Based on the Chinese government’s preferential treatment for Taiwan, it is certain that China is ambitiously carrying out a series of strategies to fully open its regional markets in eastern China, as the pact specifies that Taiwanese enterprises must mostly invest in China’s Fujian Province. By attracting Taiwanese technicians or professionals to provide services in western China, the Chinese government can upgrade China’s service sector. To the Chinese government, Taiwanese talent are chess pieces used to help develop China.
The service trade agreement is clearly asymmetrical in terms of the government’s pursuits for professionals or trained talent. It is clear that the Chinese government is eager to have Taiwanese professionals offer more high-end services in China, and the Taiwanese government cannot wait to welcome its counterpart to do so as they believe the ECFA helps Taiwanese talent find new markets, but it never imagined the “talent drain” could become a serious problem in Taiwan.
Both the Taiwanese and Chinese government need to re-negotiate the pact and come up with a reciprocity mechanism. Instead of continuing to lose talent to China, the Taiwanese government should act for those who have not received higher-level education or training and make sure that their handling in signing ECFA is based on the idea that both countries can benefit in the same market.
TT: How should the Taiwanese government have reacted after the pact was signed?
Jang: My suggestion to the government is that it should first consider opening sectors that are sure to benefit the country and then open up the rest step by step after a complete evaluation and contingency system is prepared.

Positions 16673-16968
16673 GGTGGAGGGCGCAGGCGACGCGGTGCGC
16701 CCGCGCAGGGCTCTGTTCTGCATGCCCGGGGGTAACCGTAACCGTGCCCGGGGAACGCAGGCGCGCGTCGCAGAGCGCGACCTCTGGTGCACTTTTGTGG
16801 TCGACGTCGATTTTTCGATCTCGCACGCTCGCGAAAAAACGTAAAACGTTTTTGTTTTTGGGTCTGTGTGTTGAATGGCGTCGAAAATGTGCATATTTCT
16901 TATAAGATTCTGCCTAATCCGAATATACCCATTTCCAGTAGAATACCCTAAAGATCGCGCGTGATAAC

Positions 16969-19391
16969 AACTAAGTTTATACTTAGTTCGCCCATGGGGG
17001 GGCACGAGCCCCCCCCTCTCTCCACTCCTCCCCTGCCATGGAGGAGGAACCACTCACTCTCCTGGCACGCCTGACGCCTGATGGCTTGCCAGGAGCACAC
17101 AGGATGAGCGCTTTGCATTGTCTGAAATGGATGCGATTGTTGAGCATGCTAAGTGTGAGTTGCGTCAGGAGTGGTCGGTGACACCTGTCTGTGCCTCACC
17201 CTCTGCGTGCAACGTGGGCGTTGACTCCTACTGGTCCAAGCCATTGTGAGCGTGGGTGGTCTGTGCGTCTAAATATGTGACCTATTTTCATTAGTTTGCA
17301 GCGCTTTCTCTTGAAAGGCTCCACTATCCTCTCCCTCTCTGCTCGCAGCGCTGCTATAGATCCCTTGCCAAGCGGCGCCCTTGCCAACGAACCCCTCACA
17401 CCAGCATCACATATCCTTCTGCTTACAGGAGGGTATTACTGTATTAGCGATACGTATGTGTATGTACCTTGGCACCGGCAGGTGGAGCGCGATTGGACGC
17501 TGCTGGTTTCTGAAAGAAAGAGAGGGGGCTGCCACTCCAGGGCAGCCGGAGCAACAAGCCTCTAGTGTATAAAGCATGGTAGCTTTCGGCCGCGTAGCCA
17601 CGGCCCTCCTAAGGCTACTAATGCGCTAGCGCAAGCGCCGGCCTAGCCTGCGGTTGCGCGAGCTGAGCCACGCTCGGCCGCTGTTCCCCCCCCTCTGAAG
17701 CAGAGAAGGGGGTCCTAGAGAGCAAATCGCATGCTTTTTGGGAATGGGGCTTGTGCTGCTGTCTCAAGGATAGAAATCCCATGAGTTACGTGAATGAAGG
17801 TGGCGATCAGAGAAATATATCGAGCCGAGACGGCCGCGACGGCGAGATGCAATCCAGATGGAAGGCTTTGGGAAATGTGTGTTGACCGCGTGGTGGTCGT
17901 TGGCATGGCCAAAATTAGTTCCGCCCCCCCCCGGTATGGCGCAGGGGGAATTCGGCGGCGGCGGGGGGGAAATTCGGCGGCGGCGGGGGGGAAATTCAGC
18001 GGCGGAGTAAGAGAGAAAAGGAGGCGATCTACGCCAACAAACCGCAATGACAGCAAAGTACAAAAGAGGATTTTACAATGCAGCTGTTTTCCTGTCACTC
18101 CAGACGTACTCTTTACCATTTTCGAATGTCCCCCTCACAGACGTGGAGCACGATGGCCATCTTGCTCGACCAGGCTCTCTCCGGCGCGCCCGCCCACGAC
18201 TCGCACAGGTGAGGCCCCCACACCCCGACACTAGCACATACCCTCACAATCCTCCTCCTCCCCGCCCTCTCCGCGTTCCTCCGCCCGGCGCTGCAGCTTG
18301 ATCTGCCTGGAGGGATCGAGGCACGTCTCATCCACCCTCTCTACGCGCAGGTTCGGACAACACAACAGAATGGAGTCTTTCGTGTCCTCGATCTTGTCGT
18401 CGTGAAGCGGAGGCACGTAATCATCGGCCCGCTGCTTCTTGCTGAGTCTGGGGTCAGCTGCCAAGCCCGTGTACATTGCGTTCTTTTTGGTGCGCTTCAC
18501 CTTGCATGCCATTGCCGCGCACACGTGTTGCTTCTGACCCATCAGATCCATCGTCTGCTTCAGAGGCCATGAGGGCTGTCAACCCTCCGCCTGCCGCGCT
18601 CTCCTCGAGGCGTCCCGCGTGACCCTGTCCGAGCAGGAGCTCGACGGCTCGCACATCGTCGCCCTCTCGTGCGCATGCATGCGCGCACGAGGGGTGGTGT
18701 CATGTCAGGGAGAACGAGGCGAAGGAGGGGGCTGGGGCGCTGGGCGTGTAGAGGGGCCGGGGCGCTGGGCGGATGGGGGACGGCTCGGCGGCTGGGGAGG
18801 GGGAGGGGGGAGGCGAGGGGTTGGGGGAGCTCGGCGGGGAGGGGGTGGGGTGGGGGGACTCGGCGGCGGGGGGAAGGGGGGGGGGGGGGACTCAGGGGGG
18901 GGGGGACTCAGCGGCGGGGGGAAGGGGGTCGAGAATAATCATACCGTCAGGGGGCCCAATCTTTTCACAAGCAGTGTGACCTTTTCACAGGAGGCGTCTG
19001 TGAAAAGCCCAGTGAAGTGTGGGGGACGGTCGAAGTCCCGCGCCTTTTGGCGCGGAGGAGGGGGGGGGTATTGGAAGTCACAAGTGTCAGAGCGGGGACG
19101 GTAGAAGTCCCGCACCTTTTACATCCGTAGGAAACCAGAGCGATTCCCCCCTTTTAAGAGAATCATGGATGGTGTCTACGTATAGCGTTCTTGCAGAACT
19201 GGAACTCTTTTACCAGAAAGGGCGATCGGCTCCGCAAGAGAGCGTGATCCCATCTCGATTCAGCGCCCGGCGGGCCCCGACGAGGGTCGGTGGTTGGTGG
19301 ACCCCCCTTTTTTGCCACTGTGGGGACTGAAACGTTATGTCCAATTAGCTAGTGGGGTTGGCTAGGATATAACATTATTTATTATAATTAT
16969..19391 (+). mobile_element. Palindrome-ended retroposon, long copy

Taiwan has an economy that is limited in its scale and therefore export-oriented. By suddenly opening service sectors to Chinese investors, Chinese government may gain control of Taiwan’s economy in a short time.
As the government has not yet thoroughly prepared for the possible adverse impacts confronting local small and medium-sized enterprises, the pact should be halted.
TT: Can the pact’s implementation be suspended?
Jang: Yes. It actually took five years for South Korea and the US to realize their free-trade agreement.
The South Korea-US free-trade agreement was signed on June 30, 2007, but suspended for five years due to issues surrounding US beef imports and automobile trade between the two countries. Last year, the South Korea-US free-trade agreement finally went into effect on March 15, after several rounds of negotiations during which representatives from both sides reassessed the original version of the agreement and made amendments.
If the Taiwanese government wants to reduce the impact of the agreement on the nation’s minorities, it should follow South Korea and the US’ example and revise the pact after reassessing it.
TT: Can the ECFA help Taiwan ink more free-trade agreements faster?
Jang: The Ma administration might see ECFA as panacea for Taiwan’s staggering economy, but the fact is that it is not helpful at all. ECFA was signed in 2010 and was expected to help boost the nation’s GDP, foreign investment and speed in signing free-trade agreements with other countries.
However, years of economic index figures showed that Taiwan’s economy remains sluggish with people consuming less, unemployment sitting high, average wage rate falling to 14-year low.